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Homework Battles: When Parent Help Negatively Affects Students

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 (Bindaas Madhavi/Flickr)

Homework has become as much work for parents as it is for kids in many families when parents slog through assignments together with their kids every night. They see it as part of their parental duty to help their children. But when it comes to assisting kids with challenging subjects or an unfamiliar way of learning -- like the new Common Core math standards and homework that requires approaches very different from those learned in previous generations -- frustration that builds from struggling over the homework can foster anxiety.

A study conducted by researchers at the Human Performance Lab at the University of Chicago has found that if parents have high levels of math anxiety and give a lot of homework help (more than two to three times a week), they can have a negative impact on their child’s math achievement and increase their child’s math anxiety.

“This is one of the first studies to look at how math anxiety is produced,” said Erin Maloney, lead author on the study. Researchers have already established that a teacher’s math anxiety negatively affects student performance over the course of the year and leads female students to endorse negative stereotypes about girls’ math abilities. For this study, Maloney and her co-authors Gerardo Ramirez, Elizabeth A. Gunderson, Susan C. Levine and Sian L. Beilock statistically controlled for teachers' math anxiety and content knowledge, along with the socioeconomic status of the children.

“Kids as young as first grade really do report high anxiety about math and that anxiety is linked to their math achievement,” Maloney said. The study found a caregiver’s math anxiety negatively impacted both male and female children equally. And, the effects were bigger the more anxious a parent was and the more often they helped with homework. While not a study of female caregivers in particular, 89 percent of primary caregivers in this study were women.

The study was done with a large sample size of children in first and second grade that was designed to be representative of the Illinois state population. Students in the study completed tests measuring math, reading and math anxiety in the first 12 weeks of school. They were tested again in the last 8 weeks of school. Parents were given a 25-question survey that asked questions about how they feel in various real-world situations requiring math, like tipping at a restaurant.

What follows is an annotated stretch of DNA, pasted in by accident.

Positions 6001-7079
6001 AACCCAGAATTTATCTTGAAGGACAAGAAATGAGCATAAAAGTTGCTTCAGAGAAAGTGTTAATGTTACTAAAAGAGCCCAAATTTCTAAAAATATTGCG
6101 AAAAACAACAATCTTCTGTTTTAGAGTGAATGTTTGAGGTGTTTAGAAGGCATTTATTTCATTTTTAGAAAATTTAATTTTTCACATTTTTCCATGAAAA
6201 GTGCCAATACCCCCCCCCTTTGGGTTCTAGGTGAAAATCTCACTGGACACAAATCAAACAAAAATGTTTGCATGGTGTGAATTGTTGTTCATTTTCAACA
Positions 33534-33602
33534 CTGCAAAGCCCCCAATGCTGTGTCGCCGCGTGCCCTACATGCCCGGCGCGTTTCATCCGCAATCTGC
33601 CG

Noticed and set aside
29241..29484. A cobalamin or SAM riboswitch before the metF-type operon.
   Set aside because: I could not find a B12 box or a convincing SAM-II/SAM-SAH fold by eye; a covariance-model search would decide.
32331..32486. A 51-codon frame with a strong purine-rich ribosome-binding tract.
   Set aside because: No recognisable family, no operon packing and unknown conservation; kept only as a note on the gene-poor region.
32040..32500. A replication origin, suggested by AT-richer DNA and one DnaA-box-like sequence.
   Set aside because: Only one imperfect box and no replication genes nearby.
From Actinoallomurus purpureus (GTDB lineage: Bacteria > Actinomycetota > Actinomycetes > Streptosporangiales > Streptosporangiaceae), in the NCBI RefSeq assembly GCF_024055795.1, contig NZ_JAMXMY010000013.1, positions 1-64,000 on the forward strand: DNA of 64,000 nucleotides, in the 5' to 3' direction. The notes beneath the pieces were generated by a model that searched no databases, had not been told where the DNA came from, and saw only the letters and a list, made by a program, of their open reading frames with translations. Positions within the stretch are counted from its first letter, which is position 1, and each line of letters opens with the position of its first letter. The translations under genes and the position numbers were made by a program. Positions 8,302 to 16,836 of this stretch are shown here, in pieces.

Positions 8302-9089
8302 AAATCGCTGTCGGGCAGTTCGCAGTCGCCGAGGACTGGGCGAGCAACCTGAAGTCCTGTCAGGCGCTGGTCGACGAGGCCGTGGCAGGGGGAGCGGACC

“When parents are really high in math anxiety, their children, both boys and girls, learn less math over the school year and become more anxious over the school year,” Maloney said, but only in cases where the primary care provider helped with homework frequently.

The effects of math anxiety on achievement are well documented. Stanford researchers did brain scans of children solving math problems. In math-anxious children, the part of the brain tasked with handling negative emotions was overactive, whereas the math problem solving parts of the brain were diminished. The children’s fear was interfering with their ability to use problem solving skills.

Sian Beilock and her colleagues at the Human Performance Lab posited that math anxiety was taking up students’ working memory, impeding their ability to succeed on tests. They asked students to write about their math anxiety before a test. By offloading those negative emotions first, the intervention has produced encouraging results in the classroom.

But what are parents to do with this new information?

“It’s really not enough for us as educators to just say ‘get involved,’” Maloney said. She believes researchers and educators need to develop better tools for parents to understand the math their children are working on so they can help appropriately. Unfamiliar teaching methods heighten the math anxiety that’s already found in many American adults.

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